Long-term blood pressure variability and risk of cardiovascular disease events among community-dwelling elderly
Ernst, ME and Chowdhury, EK and Beilin, LJ and Margolis, KL and Nelson, MR and Wolfe, R and Tonkin, AM and Ryan, J and Woods, RL and McNeil, JJ and Reid, CM, for the ASPREE Investigator Group, Long-term blood pressure variability and risk of cardiovascular disease events among community-dwelling elderly, Hypertension, 76, (6) pp. 1945-1952. ISSN 0194-911X (2020) [Refereed Article]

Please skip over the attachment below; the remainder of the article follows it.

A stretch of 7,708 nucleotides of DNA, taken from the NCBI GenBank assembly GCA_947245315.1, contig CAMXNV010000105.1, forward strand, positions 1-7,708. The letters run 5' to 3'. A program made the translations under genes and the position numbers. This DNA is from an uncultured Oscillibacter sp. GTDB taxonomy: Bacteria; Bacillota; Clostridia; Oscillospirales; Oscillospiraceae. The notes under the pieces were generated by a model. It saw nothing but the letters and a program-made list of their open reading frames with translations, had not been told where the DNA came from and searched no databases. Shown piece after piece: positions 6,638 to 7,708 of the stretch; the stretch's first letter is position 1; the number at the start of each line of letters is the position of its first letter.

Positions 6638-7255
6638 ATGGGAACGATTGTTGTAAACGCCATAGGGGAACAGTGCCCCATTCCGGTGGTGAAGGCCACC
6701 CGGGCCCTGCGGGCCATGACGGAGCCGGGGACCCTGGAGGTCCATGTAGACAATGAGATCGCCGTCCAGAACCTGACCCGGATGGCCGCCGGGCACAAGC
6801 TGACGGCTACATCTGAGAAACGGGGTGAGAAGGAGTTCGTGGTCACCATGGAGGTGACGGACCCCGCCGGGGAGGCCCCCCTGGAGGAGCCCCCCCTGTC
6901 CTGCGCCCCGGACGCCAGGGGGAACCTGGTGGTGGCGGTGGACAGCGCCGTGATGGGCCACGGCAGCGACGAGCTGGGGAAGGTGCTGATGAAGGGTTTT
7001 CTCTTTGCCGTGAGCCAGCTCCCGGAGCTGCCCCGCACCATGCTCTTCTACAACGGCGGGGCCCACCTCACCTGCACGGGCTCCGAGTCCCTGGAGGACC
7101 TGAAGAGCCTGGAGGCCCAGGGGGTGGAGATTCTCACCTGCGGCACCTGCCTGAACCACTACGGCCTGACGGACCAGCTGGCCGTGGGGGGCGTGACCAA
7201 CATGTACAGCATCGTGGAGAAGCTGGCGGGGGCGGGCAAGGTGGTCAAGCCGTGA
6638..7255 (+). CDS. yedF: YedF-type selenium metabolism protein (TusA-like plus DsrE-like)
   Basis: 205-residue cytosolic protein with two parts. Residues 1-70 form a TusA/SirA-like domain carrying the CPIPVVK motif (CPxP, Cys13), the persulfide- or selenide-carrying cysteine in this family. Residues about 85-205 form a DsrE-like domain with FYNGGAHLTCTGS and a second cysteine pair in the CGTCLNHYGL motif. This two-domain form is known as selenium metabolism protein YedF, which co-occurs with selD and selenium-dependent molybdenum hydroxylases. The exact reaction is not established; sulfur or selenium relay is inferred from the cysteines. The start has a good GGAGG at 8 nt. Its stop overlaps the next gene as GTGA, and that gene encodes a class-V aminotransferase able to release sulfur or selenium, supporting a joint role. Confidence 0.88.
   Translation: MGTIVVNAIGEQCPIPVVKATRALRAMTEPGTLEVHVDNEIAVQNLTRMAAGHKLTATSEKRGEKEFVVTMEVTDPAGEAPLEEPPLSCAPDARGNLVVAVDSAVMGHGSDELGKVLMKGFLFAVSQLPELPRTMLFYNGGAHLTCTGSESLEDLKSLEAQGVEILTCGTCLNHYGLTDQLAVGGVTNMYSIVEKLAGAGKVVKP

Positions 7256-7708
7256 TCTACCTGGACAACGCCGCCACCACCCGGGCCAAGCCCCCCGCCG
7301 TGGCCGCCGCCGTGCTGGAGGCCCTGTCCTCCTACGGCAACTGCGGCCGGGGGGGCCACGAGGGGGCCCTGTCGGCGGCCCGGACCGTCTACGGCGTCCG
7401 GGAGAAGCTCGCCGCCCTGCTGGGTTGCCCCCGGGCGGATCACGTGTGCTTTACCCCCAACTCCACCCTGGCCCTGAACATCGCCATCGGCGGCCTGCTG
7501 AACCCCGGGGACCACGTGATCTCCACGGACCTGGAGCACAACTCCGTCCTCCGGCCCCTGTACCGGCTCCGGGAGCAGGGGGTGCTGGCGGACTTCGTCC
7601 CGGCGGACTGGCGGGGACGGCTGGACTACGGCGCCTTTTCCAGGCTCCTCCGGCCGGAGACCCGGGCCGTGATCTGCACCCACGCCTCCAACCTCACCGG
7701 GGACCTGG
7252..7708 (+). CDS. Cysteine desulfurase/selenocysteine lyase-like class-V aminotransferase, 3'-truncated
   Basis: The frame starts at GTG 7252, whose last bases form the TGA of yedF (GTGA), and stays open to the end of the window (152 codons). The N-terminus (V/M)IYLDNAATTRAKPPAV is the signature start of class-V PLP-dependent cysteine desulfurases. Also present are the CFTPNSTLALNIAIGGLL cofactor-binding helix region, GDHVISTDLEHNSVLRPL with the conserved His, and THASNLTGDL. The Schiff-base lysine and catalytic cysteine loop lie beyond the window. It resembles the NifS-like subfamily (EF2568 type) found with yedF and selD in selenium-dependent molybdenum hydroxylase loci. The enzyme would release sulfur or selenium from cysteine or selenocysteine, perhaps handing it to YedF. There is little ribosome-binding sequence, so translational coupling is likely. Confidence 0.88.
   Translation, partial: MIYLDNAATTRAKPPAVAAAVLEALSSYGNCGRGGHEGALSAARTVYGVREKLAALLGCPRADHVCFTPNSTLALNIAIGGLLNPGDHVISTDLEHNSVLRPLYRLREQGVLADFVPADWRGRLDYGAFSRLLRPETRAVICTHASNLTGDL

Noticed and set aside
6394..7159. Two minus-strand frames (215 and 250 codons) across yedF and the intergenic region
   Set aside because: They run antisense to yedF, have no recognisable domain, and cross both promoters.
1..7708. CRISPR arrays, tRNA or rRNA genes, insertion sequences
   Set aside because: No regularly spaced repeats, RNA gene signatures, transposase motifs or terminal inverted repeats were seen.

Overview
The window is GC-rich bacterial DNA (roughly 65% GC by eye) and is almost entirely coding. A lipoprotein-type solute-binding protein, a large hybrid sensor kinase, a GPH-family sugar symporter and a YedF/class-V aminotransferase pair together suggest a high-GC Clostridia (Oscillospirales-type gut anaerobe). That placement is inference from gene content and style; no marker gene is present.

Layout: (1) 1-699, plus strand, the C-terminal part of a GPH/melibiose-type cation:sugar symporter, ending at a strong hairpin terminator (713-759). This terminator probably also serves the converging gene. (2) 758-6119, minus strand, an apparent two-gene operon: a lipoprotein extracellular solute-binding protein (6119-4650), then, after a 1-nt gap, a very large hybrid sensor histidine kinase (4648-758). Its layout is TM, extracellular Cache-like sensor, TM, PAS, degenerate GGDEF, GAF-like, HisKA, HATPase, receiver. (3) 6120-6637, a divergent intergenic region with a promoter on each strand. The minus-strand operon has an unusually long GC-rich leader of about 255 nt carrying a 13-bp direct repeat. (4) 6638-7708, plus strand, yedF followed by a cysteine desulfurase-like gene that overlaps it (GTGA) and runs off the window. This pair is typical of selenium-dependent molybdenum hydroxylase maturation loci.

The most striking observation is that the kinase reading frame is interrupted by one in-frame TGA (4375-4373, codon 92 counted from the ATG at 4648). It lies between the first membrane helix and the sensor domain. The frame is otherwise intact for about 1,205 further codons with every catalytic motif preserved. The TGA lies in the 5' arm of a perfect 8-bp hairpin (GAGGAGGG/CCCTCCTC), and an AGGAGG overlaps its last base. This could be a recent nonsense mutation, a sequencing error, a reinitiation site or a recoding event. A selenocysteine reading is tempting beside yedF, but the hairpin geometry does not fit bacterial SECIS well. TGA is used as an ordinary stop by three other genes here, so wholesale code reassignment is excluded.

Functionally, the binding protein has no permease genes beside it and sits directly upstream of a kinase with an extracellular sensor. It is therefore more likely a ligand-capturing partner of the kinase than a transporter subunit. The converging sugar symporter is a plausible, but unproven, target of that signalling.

High office blood pressure variability (OBPV) in midlife increases the risk of cardiovascular disease (CVD), but the impact of OBPV in older adults without previous CVD is unknown. We conducted a post hoc analysis of ASPREE trial (Aspirin in Reducing Events in the Elderly) participants aged 70-years and older (65 for US minorities) without history of CVD events at baseline, to examine risk of incident CVD associated with long-term, visit-to-visit OBPV. CVD was a prespecified, adjudicated secondary end point in ASPREE. We estimated OBPV using within-individual SD of mean systolic BP from baseline and first 2 annual visits. Cox proportional hazards regression was used to calculate hazard ratios (HR) and 95% CI for associations with CVD events. In 16 475 participants who survived to year 2 without events, those in the highest tertile of OBPV had increased risk of CVD events after adjustment for multiple covariates, when compared with participants in the lowest tertile (HR, 1.36 [95% CI, 1.08-1.70]; P=0.01). Similar increased risk was observed for ischemic stroke (HR, 1.56 [95% CI, 1.04-2.33]; P=0.03), heart failure hospitalization, or death (HR, 1.73 [95% CI, 1.07-2.79]; P=0.02), and all-cause mortality (HR, 1.27 [95% CI, 1.04-1.54]; P=0.02). Findings were consistent when stratifying participants by use of antihypertensive drugs, while sensitivity analyses suggested the increased risk was especially for individuals whose BP was uncontrolled during the OBPV estimation period. Our findings support increased OBPV as a risk factor for CVD events in healthy older adults with, or without hypertension, who have not had such events previously.